HIGHLIGHT OF THE YEAR: LGBT+ People with Disabilities
Discrimination is already a huge challenge that the LGBT+ community commonly face, but having the double identity of being disabled meant that LGBT+ people with disabilities would be facing even more intersectionalor pertinent discrimination.
When we talk about disability, the medical and care aspects of it is often what comes to mind. It is as if apart from surviving, persons with disabilities have no other needs. This is inherently a “desexualisation” treatment- it is as if they don’t have gender, and don’t have sexual needs. Since the persons with disabilities may often be under the care of family members and often lack a private space for living because of their bodily or psychiatric constraints, romance and sexuality are topics that are difficult for them to touch upon. Adding on, there is also the factor that a lot of families or parents of the persons with disabilities do not know how to handle their romantic or sexual needs, or may even adopt a condescending or trivialising attitude. Therefore, faced with the extreme prejudice from family and society, coming out for LGBT+ people with disabilities is even harder than typical LGBT+.
Hong Kong has already passed the Disability Discrimination Ordinance early on in 1995, which is an ordinance that is inseparable with the advocacy of LGBT rights. For instance, this ordinance protects discrimination against those who are living with HIV/AIDS by outlawing verbal insults or offensive jokes, incitement of hated, etc towards those with AIDS. The most serious case in the past is the case in 1995, when residents in Richland Garden harassed and vilified the employees and the users of Kowloon Bay Health Centre (which offers service related to HIV/AIDS). Luckily, a settlement between the parties was reached before court action began. Furthermore, under the ordinance, Equal Opportunities Commission is able to handle complaints regarding discrimination against transgender individuals. According to EOC, one of the protected provisions in the ordinance is to ensure that after transgender individuals completed their gender reassignment/gender affirmation surgery, their official documents are reissued with only their new name and reassigned gender.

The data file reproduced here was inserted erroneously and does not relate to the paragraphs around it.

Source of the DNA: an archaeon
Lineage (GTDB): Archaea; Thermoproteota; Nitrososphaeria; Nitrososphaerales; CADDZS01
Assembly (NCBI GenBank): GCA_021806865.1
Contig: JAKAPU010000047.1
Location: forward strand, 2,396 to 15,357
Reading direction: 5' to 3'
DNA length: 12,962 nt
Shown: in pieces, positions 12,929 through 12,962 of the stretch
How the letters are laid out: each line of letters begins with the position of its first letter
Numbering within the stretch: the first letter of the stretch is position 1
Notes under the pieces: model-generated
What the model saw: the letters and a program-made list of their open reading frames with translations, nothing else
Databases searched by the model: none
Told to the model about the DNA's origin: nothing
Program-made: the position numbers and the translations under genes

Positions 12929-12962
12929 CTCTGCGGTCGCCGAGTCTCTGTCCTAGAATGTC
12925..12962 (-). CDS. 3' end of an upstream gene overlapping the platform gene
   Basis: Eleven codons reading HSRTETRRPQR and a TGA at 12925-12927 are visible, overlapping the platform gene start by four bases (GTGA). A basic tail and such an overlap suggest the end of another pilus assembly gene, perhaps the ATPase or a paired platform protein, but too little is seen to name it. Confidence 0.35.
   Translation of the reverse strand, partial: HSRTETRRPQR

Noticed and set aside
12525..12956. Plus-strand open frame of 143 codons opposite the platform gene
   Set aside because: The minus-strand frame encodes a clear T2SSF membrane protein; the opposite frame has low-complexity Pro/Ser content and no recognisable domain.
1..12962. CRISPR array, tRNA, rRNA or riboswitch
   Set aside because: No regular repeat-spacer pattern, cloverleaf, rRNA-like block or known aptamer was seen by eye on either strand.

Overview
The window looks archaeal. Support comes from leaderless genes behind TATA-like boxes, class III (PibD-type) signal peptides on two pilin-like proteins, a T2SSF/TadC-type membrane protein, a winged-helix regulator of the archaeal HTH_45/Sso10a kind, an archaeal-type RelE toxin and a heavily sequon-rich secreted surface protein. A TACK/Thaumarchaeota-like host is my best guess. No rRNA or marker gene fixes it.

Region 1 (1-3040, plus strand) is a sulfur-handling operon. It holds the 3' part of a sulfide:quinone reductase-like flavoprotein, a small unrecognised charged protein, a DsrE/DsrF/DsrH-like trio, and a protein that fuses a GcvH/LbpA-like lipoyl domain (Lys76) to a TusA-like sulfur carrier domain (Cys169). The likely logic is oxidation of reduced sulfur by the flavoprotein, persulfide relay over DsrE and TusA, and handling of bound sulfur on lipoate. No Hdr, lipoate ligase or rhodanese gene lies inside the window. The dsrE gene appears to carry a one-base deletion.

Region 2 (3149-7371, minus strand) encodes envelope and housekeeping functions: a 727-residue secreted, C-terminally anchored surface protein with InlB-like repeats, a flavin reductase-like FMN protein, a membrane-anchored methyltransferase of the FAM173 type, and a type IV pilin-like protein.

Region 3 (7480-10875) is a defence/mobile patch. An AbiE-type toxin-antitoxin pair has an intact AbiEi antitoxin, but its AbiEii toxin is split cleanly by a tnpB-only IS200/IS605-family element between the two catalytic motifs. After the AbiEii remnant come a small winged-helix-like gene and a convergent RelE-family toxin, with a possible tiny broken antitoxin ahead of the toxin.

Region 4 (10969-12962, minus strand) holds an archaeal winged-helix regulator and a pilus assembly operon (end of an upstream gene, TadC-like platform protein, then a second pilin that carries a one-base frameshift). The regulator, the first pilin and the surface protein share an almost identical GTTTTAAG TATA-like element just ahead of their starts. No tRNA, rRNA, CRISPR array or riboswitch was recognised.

But despite all that, the LGBT+ community in HK rarely shows concern towards LGBT+ people with disabilities. The topic of concern for Hong Kong Pride Parade this year is “LGBT+ People with disabilities”. We are very honoured to have a few deaf LGBT people actively involved in our parade this year. We have managed to interview two of them, so that we can know more about the difficulties faced by deaf LGBTs. We have also invited deaf LGBT “NF” to create this year’s theme visual. May more LGBT+ People with disabilities be seen, and may we walk together with them on the path for LGBT+ rights.
Referring to section 2(1) of the Disability Discrimination Ordinance (“DDO”), a disability means: total or partial loss of the person’s bodily or mental functions; total or partial loss of a part of the person’s body; the presence in the body of organisms causing or capable of causing disease or illness (such as HIV/AIDS); the malfunction, malformation or disfigurement of a part of the person’s body; or disorder, illness or disease that affects a person’s thought processes, perception of reality, emotions or judgment, learning process. A disability includes not only a disability that presently exists, but also a disability which previously existed but no longer exists, or which may exist in the future or which is imputed to a person.